The Permanent Peoples’ Tribunal calls for the respect of the human rights in the Philippines

The recent listing of more than 600 human rights and environmental activists as “terrorists” by the Philippine government is a further and very worrying development in the human rights crisis that has developed under the regime of President Duterte. Given the lawlessness in the country, such a list puts those included in grave peril of physical violence and other forms of harm.
Following President Duterte’s inauguration in July 2016, a program was implemented using violence to resolve problems created, or worsened, by policies adapted to neo-liberal globalization that resulted in increasing inequality, widespread poverty, corporate land grabbing and mining destructive of the environment. That violence was aimed at the people’s leaders and activists, including many of those now listed as “terrorists”, as a way of breaking the resistance to the neo-liberal agenda.
The centrepiece of the program, the “war on drugs” has seen the killing of many thousands of “suspects”, almost all from poor communities. It has been accompanied by nearly total impunity, and largely without investigation of the killings. It is clear that this slaughter has been encouraged by the President’s denunciation of human rights, e.g. “with regard to drugs, you can forget about human rights” and “criminals have no rights”. This was recently admitted by a spokesperson of the Philippine National Police.
The human rights abuses are not limited to the war on the poor, as the drug war is more correctly understood. They are widespread across many sectors. Activists resisting government policies are silenced by methods clearly intended to violate their rights. Thus peasants, indigenous people, trade unionists, environmental defenders have been killed or detained on trumped up charges. Their supporters face the same hazards. For both lawyers and journalists the Philippines is one of the most dangerous countries in the world. Critics of the government’s policies, including a Senator, have been imprisoned, impeached to stand trial in the case of the Chief Justice, harassed and threatened in the case of a number of media outlets, and a number dropped from the government because of their pro-people and pro-environment policies.
According to detailed evidence presented to the 7th Mindanao Human Rights Summit, held in February at Davao City, Mindanao has been the scene of vast human rights violations, which have continued under Martial Law. The indigenous people have suffered greatly through paramilitary killings and intimidation, and military threats and harassment. Even their schools have been threatened by the President with closure, even bombing. with bombing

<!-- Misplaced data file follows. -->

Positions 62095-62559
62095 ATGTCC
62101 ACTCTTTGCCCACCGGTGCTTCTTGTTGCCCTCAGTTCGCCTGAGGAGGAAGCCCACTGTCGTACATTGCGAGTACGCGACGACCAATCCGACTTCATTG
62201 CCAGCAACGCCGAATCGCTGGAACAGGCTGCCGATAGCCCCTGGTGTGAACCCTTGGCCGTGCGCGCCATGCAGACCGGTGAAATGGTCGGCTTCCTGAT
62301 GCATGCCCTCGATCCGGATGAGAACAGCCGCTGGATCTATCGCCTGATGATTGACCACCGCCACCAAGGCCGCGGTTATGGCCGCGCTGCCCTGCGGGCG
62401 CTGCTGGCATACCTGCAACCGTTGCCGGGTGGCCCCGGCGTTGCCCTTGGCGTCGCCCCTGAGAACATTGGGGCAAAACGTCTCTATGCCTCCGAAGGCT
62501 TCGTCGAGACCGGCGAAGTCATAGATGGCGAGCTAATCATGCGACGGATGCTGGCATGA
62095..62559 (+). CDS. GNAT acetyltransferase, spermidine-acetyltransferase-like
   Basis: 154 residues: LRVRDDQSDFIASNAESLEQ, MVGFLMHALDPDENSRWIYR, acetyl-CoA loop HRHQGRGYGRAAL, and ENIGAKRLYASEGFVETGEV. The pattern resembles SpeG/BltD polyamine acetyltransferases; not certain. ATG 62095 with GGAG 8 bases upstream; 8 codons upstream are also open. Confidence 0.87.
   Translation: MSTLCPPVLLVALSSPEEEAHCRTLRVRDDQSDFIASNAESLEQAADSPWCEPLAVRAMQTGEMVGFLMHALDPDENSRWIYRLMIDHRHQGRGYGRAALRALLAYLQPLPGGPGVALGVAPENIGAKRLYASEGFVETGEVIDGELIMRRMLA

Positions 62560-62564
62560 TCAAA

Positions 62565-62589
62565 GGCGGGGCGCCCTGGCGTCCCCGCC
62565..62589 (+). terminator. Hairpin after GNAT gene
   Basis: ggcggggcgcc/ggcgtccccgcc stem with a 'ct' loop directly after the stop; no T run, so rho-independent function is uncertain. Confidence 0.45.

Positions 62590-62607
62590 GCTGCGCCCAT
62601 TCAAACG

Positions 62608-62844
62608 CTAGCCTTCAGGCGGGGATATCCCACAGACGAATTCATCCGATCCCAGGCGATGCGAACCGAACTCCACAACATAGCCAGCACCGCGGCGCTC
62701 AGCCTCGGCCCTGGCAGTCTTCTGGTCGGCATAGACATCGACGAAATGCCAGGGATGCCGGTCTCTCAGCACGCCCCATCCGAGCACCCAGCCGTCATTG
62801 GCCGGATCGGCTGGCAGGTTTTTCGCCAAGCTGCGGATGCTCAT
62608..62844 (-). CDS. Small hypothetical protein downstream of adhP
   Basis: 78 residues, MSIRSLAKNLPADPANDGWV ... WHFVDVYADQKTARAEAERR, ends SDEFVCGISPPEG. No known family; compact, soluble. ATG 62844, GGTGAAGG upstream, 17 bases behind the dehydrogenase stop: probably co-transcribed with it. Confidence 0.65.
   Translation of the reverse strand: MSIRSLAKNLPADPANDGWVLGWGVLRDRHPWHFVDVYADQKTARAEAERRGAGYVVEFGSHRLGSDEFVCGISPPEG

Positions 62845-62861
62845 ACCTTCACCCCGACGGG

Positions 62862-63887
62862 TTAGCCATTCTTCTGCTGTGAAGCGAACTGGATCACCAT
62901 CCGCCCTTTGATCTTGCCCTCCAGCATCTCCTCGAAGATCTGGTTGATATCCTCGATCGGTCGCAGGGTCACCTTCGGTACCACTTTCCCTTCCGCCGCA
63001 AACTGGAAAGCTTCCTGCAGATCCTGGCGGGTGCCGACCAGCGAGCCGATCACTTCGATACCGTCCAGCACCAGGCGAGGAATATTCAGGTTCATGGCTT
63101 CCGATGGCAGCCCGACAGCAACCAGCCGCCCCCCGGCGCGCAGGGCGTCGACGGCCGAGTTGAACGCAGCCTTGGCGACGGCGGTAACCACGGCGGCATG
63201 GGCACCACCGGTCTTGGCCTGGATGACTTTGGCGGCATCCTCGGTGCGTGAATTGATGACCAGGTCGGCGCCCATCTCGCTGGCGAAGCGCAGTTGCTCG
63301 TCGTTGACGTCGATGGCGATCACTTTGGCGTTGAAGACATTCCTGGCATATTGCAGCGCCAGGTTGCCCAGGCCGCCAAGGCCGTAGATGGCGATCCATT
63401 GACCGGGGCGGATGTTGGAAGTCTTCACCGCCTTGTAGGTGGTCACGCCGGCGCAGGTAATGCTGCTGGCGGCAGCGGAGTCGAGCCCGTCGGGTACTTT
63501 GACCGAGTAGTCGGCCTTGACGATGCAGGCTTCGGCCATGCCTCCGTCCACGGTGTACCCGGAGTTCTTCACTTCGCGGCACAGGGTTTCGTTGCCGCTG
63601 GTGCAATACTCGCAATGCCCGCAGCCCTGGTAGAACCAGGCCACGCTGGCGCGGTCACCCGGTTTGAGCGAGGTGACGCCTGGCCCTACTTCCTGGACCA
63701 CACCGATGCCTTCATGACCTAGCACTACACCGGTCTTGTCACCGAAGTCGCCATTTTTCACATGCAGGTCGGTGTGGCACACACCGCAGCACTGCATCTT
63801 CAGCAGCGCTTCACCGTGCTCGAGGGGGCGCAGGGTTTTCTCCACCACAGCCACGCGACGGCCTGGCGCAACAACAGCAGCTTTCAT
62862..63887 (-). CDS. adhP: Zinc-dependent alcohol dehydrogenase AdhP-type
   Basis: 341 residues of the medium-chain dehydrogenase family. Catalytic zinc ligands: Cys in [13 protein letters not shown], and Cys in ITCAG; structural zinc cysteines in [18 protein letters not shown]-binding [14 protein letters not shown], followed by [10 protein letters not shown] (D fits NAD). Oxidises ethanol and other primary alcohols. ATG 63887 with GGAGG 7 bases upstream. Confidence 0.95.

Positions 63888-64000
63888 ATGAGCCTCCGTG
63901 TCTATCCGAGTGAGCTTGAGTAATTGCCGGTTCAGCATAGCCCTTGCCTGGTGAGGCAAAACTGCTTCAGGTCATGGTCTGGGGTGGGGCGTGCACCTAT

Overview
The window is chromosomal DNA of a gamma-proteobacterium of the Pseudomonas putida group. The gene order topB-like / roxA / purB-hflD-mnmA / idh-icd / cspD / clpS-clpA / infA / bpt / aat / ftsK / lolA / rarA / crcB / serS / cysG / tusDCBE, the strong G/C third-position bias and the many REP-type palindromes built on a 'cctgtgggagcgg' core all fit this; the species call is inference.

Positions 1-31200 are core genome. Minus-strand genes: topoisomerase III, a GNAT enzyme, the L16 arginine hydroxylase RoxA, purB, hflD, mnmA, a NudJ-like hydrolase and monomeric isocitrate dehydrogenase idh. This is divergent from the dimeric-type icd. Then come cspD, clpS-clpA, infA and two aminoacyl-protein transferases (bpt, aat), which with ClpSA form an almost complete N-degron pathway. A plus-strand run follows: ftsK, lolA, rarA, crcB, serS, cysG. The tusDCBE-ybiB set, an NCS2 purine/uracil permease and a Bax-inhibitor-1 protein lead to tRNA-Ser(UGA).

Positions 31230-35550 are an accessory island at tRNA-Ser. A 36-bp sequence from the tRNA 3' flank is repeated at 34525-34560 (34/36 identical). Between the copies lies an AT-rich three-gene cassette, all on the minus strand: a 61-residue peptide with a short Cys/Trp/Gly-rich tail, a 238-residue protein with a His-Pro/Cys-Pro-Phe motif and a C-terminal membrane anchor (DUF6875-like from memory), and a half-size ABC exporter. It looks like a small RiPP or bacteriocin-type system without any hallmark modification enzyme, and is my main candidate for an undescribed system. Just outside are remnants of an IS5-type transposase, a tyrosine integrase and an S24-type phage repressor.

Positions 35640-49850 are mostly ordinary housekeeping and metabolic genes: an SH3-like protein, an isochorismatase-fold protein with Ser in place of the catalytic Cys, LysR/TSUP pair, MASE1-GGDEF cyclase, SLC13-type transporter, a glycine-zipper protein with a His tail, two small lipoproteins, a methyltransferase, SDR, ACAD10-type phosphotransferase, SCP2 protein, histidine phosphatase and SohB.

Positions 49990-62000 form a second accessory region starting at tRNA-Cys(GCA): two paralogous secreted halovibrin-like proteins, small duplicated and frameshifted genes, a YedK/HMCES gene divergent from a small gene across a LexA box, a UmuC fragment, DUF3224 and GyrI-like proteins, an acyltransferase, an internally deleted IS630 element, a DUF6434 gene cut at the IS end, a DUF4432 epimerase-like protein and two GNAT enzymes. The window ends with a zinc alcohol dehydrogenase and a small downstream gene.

The destruction of Marawi City by artillery and aerial bombing, forcing more than 400,000 people to evacuate, raised many questions about the government’s motives and the necessity of such devastation. The questions remain unanswered. Bombing has not been limited to Marawi, as a number of communities in Mindanao and other provinces in northern islands have suffered from such tactics
The Permanent Peoples’ Tribunal has previously had the opportunity to consider human rights abuses under earlier Philippine governments, and to make recommendations for positive reform[1]. We are dismayed that the situation appears to have deteriorated under the current administration. We recognize the stated intention of the government to try to bring positive change to the country. However, we believe the country will not be well served by the aggressive “law-and-order” policies that have resulted in large scale human rights abuse and the undermining of the rule of law.
We join with other organizations in calling for the restoration and respect for the rule of law, and the honouring of its human rights obligations. One significant step the government could take to demonstrate such commitment would be to reconsider the Philippines’ withdrawal from the International Criminal Court. If the government believes it has a clear record of lawful behaviour in the war on drugs it should put forward its best case and thereby gain the respect of the international community.
The PPT expresses its solidarity with the many people and organisations in the Philippines who are committed to actively defending their people, their rights and their environment.